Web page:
King, D. W., Casto, J., & Jones, H. (1994). Communication by engineers : a literature review of engineers' information needs, seeking processes, and use. Washington, D.C.: Council on Library Resources.
Leckie, G. J., Pettigrew, K. E., & Sylvain, C. (1996). Modeling the information seeking of professionals: A general model derived from research on engineers, health care professionals, and lawyers. Library Quarterly, 66(2), 161-193.
Lèonberg-Holm, K., & Sutnar, L. (1950). Catalog design progress. [New York]: Sweet's Catalog Service.
Lichtenstein, S. R. (1990). Editing architecture: "Architectural record" and the growth of modern architecture, 1928-1938. Unpublished Ph.D. dissertation, Cornell University, Ithaca, NY.
Major office building finished on full block in Newburgh. (1968). New York Times, p. R6.
Makovsky, P. (2002, July). The shape of information. metropolismag.com. Retrieved February 11, 2005, from http://www.metropolismag.com/html/content_0702/prd/
McGraw-Hill Co. maps a purchase. (1960, November 29). New York Times, p. 51.
Motyka, J. (1981, August 23). Catalogue marks 75th sweet year. New York Times, p. R6.
Pai, H. (2002). The portfolio and the diagram : architecture, discourse, and modernity in America. Cambridge, Mass.: MIT Press.
Pinelli, T. E. (1991). The information-seeking habits and practices of engineers. Science and Technology Libraries, 11, 5-25.
Stanley A. Sweet dies playing golf. (1952, August 4). New York Times, p. 15.
Sweet estate $2,160,782. (1918, August 4). New York Times, p. 28.
UDPATE. October 22, 2006.
It seems that I'm not the only one with a passing interest in Sweet's. Andrew M. Shanken has put together a very interesting discussion of its role in architectural practice. Our discussion are largely orthogonal--his being considerably more well researched and, frankly, interesting. Here's the citation:Shanken, Andew M. (2005). From the gospel of efficiency to modernism: A history of Sweet's catalogue, 1906-1947. Design Issues. 21(2), 28-47.
Shanken discusses the evolution in the form of Sweet's. The catalogue aroese in response to the need for greater information to service the changing nature of architectural practice:
"The new skyscrapers, railroad stations, and other industrial and commercial structures, both individually and collectively, forced the building industry to rationalize. This meant forsaking the intimate and quasi-familial basis of business that prevailed before the advent of the corporation. The new system evolved to accommodate the new scale of operation." (pg. 29)
The scale of industry and construction early in the twentieth century called for a whole new process of creating and disseminating information. The process of rationalizing information into a common form was widespread throughout various industries. A common thread runs through the efforts of Dewey, Taylor, Dodge, and Sweet. Indeed, Taylor--and scientific management in general--were to play an important part in the "scientific discourse" of Sweet's.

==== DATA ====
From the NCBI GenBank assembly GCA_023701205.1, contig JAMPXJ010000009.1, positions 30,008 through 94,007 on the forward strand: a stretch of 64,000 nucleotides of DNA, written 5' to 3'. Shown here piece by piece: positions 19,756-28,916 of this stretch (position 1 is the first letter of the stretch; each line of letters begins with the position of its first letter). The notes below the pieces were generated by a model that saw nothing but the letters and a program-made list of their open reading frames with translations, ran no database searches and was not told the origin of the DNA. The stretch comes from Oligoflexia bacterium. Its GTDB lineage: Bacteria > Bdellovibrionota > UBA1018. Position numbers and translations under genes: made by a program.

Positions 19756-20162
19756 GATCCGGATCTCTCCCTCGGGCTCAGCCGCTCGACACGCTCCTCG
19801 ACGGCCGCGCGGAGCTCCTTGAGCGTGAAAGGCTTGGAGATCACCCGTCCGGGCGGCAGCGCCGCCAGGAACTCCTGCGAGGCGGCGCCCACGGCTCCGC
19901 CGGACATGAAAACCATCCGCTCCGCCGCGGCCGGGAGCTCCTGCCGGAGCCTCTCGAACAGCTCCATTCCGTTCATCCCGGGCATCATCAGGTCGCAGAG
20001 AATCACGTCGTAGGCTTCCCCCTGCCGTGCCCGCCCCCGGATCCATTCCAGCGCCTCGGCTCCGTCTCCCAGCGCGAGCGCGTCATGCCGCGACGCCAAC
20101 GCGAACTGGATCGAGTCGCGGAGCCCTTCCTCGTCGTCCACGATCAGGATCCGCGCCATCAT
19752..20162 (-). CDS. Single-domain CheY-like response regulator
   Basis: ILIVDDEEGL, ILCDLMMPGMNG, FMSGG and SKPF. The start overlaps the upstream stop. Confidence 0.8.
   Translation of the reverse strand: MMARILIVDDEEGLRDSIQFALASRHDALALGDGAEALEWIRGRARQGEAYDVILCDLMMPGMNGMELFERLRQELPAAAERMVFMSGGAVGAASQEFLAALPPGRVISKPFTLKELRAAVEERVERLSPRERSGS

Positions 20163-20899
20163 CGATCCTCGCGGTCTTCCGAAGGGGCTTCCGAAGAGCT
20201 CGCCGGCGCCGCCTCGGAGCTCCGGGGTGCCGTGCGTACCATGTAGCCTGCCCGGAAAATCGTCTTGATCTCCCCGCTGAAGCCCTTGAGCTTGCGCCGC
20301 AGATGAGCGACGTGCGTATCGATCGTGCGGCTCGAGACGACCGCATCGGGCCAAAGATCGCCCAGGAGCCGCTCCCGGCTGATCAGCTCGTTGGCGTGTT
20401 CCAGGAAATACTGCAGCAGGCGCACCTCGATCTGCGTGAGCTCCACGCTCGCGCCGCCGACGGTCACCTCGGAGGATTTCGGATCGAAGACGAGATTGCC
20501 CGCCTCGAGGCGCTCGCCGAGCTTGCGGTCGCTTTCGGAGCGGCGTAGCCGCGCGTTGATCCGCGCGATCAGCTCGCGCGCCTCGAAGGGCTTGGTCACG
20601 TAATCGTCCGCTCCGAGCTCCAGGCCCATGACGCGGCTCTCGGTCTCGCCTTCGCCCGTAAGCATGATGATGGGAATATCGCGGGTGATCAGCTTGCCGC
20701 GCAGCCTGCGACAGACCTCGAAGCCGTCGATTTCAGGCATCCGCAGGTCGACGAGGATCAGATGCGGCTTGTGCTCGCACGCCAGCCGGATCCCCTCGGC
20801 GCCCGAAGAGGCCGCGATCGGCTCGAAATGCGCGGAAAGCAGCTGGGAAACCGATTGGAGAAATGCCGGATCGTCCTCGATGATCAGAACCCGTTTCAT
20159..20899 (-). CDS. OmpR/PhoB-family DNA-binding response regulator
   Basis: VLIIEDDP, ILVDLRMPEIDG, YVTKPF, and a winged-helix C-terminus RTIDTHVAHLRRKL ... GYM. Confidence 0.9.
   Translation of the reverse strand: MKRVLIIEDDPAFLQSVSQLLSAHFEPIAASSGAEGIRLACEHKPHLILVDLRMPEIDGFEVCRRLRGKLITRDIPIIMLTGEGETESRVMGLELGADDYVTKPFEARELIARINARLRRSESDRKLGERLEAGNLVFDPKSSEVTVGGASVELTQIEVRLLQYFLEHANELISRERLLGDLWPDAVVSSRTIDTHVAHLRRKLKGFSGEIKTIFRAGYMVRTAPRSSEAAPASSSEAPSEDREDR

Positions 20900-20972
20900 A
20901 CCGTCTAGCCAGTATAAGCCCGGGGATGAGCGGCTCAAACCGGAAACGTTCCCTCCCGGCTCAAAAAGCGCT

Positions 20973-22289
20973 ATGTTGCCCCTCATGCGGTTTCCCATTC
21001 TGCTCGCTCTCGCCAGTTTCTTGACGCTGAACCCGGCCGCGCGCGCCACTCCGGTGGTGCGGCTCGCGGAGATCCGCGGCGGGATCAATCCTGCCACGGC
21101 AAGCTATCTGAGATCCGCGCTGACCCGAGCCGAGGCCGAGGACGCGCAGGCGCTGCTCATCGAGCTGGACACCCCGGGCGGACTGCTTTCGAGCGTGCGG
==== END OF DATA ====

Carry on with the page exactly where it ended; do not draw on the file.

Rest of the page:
At the time, architects were plagued with a variety of commercial catalogues, each of a different size and format. Sweet's was different. It "would be lean and informative, a rational tool for business, and not a debased vehicle for promotion." (pg. 31)
Sweet--and subsequently Dodge--pressured manufacturers to standardize how they presented their material so that the catalogue had a unified feel. Furthermore, it grew to include detailed indices to improve the usablity of the ever-increasing compendium:
"Sweet's imagined a scientific book of tables more than a trade catalogue, and fought 'to induce some of these manufacturers to give up the publication of irrelevant matter... to indue them 'to get down' to stating facts, something about their products that could be weighed or measured, or tested in some way or another.' The modern drive towards a scientific or technical manual for architects came partly to fruition. In the first two decades of publication, diagrams of materials and specification charts played an increasingly larger role, both as a replacement for text as an ornament to the page." (pg. 33)Sweet's eventually grew to occupy an expanded role. By 1912--as part of F.W. Dodge--it offered consumer advocacy information through its Statistical Research Service and thorugh Dodge's Building Statistics. It also offered Graphic Review, an analysis of statistics for the building trades. The consistent and tightly regimented appearance of Sweet's became less important and two important designers came aboard: Knud Lonberg-Holm and Ladislav Sutnar.
Shanken's discussion of these two desigers is fascinating, but a bit off topic for where I want to go. What I do find interesting is the rise of a standard style epitomized by Sweet's. Both desigers published guides that defined how to create modern catalogues and Sweet's even offered a design service to its clients. Instead of enforcing draconian measures to ensure visual consistency, Londberg-Holm and Sutnar created demand for a particular visual style, which they could sell as outsourced design. The net effect for Sweet's was the same: visual consistency!